Monday, August 29, 2005

We celebrate the power of filmmaking in Singapore

"In the wrong hands film can have a powerful impact"
- Former Information and Art Minister George Yeo, 1998

Of course Mr Yeo did not mean that in the right hands, film will have negligible impact. In fact, no other country recognises and honours the value of filmmaking more than Singapore. That the potent combination of moving pictures and sound can influence minds, document reality and propel the nation forward is not lost on our nation's leaders.

For example, in his most important speech of the year, Prime Minister Lee Hsien Loong used video clips to exhort Singaporeans to strive for a higher standard of service. The audience responded favourably to the two short clips "Tau Gay Not Enough" and applauded wildly when animated fireworks exploded in the the skyline of an artist impression of Marina Bayfront.

The ever-efficient Singapore police force also recognises the value of filmmaking in documenting evidence. In my video 'Singapore Rebel,' there were scenes of plainclothes police officers filming members of the public outside the Tanglin Police Station. Here in this picture, a young officer in civilian wear practises his camera skills at the book launch of opposition figure Chee Soon Juan.

Even the tools used for filmmaking is honoured by the Singapore authorities. In their investigation into my video 'Singapore Rebel', the police has asked that I hand over all tapes and even the camera to them. The video camera does not store images on its own. It requires cassette tapes to record and store these images. That the police would want to seize an empty video camera, is to my mind, their endorsement of the power of filmmaking. First the tapes, then the camera and finally the filmmaker himself..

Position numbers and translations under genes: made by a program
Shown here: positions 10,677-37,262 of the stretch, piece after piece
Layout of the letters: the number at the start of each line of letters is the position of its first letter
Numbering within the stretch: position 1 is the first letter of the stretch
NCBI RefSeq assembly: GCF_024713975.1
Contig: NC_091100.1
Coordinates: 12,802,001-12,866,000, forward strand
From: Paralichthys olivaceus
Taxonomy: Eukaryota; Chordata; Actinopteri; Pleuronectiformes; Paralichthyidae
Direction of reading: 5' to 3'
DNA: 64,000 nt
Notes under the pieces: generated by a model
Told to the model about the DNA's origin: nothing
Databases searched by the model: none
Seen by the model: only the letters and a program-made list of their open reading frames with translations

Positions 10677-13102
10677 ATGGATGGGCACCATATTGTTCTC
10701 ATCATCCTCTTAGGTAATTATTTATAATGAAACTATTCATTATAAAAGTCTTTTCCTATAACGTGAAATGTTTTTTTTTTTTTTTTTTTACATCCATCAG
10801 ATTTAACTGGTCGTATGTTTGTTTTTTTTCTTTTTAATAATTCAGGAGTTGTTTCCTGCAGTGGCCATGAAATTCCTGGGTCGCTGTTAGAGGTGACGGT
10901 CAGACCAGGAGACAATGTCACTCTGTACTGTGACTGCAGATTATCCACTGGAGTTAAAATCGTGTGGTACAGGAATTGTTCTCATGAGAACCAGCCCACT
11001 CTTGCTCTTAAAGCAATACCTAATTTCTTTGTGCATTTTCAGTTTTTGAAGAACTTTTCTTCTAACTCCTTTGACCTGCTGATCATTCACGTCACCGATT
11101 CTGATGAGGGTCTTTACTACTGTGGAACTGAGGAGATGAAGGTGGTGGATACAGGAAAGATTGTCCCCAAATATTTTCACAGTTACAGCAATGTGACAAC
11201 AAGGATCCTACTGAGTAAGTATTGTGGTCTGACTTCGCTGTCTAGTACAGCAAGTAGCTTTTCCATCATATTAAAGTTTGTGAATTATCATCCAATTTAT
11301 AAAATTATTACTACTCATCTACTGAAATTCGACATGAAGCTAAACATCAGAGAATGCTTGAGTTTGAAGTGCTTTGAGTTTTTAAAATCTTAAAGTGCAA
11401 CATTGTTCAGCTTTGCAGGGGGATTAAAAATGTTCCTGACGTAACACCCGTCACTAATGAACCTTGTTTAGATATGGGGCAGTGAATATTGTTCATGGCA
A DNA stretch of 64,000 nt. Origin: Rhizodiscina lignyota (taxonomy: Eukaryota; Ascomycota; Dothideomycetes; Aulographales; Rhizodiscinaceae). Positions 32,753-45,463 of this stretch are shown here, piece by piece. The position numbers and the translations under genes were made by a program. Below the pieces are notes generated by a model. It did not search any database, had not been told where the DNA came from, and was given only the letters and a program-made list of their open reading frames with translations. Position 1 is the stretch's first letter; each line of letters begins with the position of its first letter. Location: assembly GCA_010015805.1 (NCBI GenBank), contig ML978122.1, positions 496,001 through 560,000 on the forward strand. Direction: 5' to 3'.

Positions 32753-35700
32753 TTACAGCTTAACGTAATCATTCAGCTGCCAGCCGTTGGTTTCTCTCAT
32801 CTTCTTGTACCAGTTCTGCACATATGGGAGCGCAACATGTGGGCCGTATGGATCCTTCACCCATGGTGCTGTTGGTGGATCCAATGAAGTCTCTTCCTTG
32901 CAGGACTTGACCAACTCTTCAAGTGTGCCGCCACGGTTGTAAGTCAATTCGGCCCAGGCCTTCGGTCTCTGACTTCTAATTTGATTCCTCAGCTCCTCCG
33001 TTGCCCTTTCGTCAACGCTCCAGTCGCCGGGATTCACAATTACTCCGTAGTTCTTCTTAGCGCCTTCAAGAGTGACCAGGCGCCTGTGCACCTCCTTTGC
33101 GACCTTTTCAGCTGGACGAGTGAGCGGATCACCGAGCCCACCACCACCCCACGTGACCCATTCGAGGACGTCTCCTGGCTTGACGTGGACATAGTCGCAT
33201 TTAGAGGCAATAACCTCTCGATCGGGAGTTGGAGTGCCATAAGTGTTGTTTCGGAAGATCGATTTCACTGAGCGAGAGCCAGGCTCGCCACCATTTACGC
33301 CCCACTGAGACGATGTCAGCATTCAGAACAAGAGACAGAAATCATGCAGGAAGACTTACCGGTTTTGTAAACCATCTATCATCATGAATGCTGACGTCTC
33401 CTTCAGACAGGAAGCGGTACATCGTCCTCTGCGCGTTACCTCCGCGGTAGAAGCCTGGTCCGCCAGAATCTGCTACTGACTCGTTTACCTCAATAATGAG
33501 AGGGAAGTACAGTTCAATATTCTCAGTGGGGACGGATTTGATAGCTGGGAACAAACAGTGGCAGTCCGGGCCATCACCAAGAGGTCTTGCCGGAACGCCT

Update : My tapes and camera were handed over to the police at the Police Cantonment Complex at about 6.45 pm this evening. When asked if I can get my camera back soonest, ASP Chan said "No promise."


ben said...

Hi Martyn

The relationship between the PAP and film-making is a curious one. They have never embraced cinema as a propoganda tool the way that other regimes have, preferring to focus on grooming a TV industry to suit their needs and messages.

They seemed to have decided early on that film was difficult to control and for a time apparently discouraged it's growth as an industry.

The Screen Singapore season has brought this home - no films in the 80s at all, and going back earlier than that, why was the film-making infrastructure that Shaw and Cathay-Keris spent 20 years building up allowed to be abandoned?

It's hard to draw conclusions - but perhaps the PAP just never liked movies very much. However, things are clearly changing - as you starkly illustrate.

Good luck and thanks for the blog


Martyn See said...

By all accounts, Singapore cinema thrived in the fifties and early sixties. Curiously, after independence in 65, it waned and eventually collapsed. Not a single Singapore film was made in the 80s. Some blamed it on the closure of Shaw and Cathay-Keris Studios, others on advent of Hollywood blockbusters and video. The truth is out there. (The old Shaw Studio at Jalan Ampas off Balestier Road is still around, dilapidated and abandoned - a sad reflection of how Singapore has forgotten its own film history.)

This amnesia is further illustrated by the fact that Screen Singapore was conceived by a French expatriate with a private arts events company. The Media Development Authority only came on board later.